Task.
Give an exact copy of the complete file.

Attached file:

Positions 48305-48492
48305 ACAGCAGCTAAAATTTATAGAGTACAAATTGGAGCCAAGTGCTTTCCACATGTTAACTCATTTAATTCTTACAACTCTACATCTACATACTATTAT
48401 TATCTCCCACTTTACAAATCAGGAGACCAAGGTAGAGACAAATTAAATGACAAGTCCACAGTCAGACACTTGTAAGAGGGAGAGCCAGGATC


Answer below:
Positions 48305-48492
48305 ACAGCAGCTAAAATTTATAGAGTACAAATTGGAGCCAAGTGCTTTCCACATGTTAACTCATTTAATTCTTACAACTCTACATCTACATACTATTAT
48401 TATCTCCCACTTTACAAATCAGGAGACCAAGGTAGAGACAAATTAAATGACAAGTCCACAGTCAGACACTTGTAAGAGGGAGAGCCAGGATC